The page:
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Using

f[s_] := Log[(s/r)^α ((α - 2) n0 r^α  + 2 π Pmax ρ r^2)
            /((α - 2) n0 s^α + 2 π Pmax ρ s^2)]/s

When I run the following line:

Assuming[ s > r && r > 1 && Pmax > n0 && n0 > 0 && ρ > 1 && α > 2,
 Maximize[f[s],s]]

I get the following output:

Maximize[Log[((s/r)^α (n0 r^α (-2 + α) + 2 π Pmax r^2 ρ))
            /(n0 s^α (-2 + α) + 2 π Pmax s^2 ρ)]/s, s]

Actually, Mathematica ignores the assumptions and outputs the function only. That is, nothing is done by Mathematica. I know that Assuming[.] works with Refine, Simplify, and Integrate. But, is there any way to use Maximize with assumptions? What do you think about the given function? Is it analytically solvable at all?

EDIT: Let g[x]=n0 β + 2 π ρ Pmax x^(-β), where β = α - 2. We can rewrite f[s] as:

f[s_] := Log[g[r]/g[s]]/s

for β>0. Therefore, the optimal point is found by maximizing Log[(g[r]/g[s])^(1/s)] or equivalently maximizing (g[r]/g[s])^(1/s). Mathematica cannot solve the latter optimization problem as well. Even with some more simplification, r=1 and n0=1, which results in the following problem, it cannot be solved:

Maximize[{((β + 2 π Pmax ρ)/(β + 2 π Pmax s^-β ρ))^(1/s), β > 0, Pmax > 1, ρ > 1}, s]
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Solve[f'[s] == 0, s] says it cannot solve the system. –  FJRA Apr 17 '12 at 1:27

2 Answers 2

up vote 8 down vote accepted

Maximize does not take $Assumptions into account by default, but wants the assumptions to be given explicitly:

Assuming[Abs[x]>=3,Maximize[-x^2,x]]
(*
==> {0, {x -> 0}}
*)

Maximize[{-x^2,Abs[x]>=3},x]
(*
==> {-9, {x -> -3}}
*)

However you can inject $Assumptions explicitly:

Assuming[Abs[x]>=3,Maximize[{-x^2,$Assumptions},x]]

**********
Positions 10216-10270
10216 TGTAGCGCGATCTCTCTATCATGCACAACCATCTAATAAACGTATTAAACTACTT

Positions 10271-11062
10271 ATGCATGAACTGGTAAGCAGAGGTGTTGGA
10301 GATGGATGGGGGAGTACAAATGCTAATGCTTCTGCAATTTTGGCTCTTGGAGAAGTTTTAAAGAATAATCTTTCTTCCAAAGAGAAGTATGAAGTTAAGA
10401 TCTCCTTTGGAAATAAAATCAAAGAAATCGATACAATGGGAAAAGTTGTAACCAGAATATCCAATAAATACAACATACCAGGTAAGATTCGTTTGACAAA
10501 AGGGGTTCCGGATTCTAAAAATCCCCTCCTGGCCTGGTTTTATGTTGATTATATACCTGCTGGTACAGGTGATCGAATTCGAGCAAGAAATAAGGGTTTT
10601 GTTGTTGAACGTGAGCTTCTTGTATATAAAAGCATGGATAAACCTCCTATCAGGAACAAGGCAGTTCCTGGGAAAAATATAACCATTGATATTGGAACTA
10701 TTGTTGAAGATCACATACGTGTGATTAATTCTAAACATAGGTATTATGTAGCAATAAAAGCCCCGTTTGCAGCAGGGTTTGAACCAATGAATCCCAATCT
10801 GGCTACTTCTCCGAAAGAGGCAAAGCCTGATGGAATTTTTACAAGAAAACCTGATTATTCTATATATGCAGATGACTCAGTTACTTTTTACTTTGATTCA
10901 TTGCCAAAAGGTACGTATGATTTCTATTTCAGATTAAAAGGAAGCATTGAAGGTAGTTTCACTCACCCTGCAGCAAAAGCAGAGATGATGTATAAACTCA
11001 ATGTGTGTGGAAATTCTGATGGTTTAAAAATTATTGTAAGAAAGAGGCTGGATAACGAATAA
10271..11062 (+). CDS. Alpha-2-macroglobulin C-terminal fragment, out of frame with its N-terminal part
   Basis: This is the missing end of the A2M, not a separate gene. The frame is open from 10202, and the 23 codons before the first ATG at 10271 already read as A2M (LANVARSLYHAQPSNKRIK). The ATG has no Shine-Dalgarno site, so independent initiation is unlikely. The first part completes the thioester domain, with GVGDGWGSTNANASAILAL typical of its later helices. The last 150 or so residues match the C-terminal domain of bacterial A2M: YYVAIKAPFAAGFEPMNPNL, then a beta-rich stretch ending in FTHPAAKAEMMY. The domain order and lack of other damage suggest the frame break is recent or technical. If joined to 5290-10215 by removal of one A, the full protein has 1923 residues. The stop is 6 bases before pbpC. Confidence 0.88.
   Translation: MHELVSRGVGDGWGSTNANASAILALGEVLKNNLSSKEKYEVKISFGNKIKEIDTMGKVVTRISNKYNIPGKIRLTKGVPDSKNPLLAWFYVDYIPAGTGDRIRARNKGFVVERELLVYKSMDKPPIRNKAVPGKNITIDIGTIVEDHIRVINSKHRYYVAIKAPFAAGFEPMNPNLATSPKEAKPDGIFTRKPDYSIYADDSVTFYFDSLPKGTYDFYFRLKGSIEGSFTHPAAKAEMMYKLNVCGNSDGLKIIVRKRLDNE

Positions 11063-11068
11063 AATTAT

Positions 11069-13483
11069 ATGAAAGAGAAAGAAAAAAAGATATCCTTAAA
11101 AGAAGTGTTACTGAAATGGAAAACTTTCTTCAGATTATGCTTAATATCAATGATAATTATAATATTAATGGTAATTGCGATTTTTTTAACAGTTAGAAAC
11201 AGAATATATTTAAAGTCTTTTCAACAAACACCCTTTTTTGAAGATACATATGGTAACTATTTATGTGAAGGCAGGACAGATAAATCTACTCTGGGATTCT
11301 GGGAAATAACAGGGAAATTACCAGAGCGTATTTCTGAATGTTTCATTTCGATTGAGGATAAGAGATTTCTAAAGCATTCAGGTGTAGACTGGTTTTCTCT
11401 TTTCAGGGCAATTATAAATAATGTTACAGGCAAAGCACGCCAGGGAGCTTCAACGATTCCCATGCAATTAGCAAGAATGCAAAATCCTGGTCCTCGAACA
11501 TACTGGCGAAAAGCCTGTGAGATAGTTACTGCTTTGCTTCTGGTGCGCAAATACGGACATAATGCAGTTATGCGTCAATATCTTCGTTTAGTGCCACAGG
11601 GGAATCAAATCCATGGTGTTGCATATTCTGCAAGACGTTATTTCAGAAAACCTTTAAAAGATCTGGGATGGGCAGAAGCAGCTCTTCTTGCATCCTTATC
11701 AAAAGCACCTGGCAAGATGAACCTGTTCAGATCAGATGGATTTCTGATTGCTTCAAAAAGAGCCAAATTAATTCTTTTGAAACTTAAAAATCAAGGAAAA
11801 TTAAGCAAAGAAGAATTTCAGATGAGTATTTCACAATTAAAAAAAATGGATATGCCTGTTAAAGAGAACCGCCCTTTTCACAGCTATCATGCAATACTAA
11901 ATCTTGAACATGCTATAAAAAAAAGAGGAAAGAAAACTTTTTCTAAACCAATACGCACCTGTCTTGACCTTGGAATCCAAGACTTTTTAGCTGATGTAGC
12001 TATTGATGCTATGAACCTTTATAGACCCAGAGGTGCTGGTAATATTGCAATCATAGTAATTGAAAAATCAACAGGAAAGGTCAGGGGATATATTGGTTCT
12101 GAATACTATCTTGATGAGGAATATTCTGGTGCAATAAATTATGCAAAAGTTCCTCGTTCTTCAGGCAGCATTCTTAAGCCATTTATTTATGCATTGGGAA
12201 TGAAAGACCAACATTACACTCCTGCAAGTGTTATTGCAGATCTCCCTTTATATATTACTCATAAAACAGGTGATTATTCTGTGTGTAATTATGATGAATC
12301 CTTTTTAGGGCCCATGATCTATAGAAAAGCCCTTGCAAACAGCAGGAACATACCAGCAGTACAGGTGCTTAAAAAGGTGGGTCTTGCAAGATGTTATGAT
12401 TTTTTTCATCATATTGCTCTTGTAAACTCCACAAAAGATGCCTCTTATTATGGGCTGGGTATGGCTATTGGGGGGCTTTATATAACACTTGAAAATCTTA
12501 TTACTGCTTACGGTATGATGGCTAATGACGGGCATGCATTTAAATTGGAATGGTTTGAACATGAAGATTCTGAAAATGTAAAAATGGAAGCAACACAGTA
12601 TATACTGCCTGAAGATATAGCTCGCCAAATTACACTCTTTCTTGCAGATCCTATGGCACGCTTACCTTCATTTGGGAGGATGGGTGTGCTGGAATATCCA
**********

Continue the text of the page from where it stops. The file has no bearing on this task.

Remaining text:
(*
==> {-9, {x -> -3}}
*)

However for your particular example, Maximize doesn't seem to be able to find the maximum anyway.

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First thing first: I don't think Minimize takes advantage of the enclosing Assuming. The only example of the two together given in the documentation involves an addition Refine step, performed on minimization results that already give some satisfaction without assumptions.

However, you can restate your problem by finding the roots of the derivative of your function, and looking at the sign of further derivatives. If a point $x$ is such that $f'(x)=0$ and $f''(x)<0$, then it is a maximum of $f$.

In your case, that doesn't help much and Mathematica cannot solve the issue either:

Assuming[s > r && r > 1 && Pmax > n0 && n0 > 0 && \[Rho] > 1 && \[Alpha] > 2, Solve[f'[s] == 0, s]]

     enter image description here

You can work around that by trying to reduce the number of variables, making your function easier for both you and Mathematica to study. I chose $P=2\pi\rho P_{\text{max}} / n_0$:

g[s_] := Evaluate[Simplify[f[s] /. Pmax -> n0*P/(2*\[Pi]*\[Rho])]]

     enter image description here

Mathematica still cannot solve that:

Assuming[s > r && r > 1 && P > 2 Pi && \[Alpha] > 2, Solve[g'[s] == 0, s]]
Solve::nsmet: This system cannot be solved with the methods available to Solve. >>

probably because there are two many cases involved, but with this simplified expression you can probably study a few cases (i.e. some sets of parameters) by hand to get an idea of what's happening:

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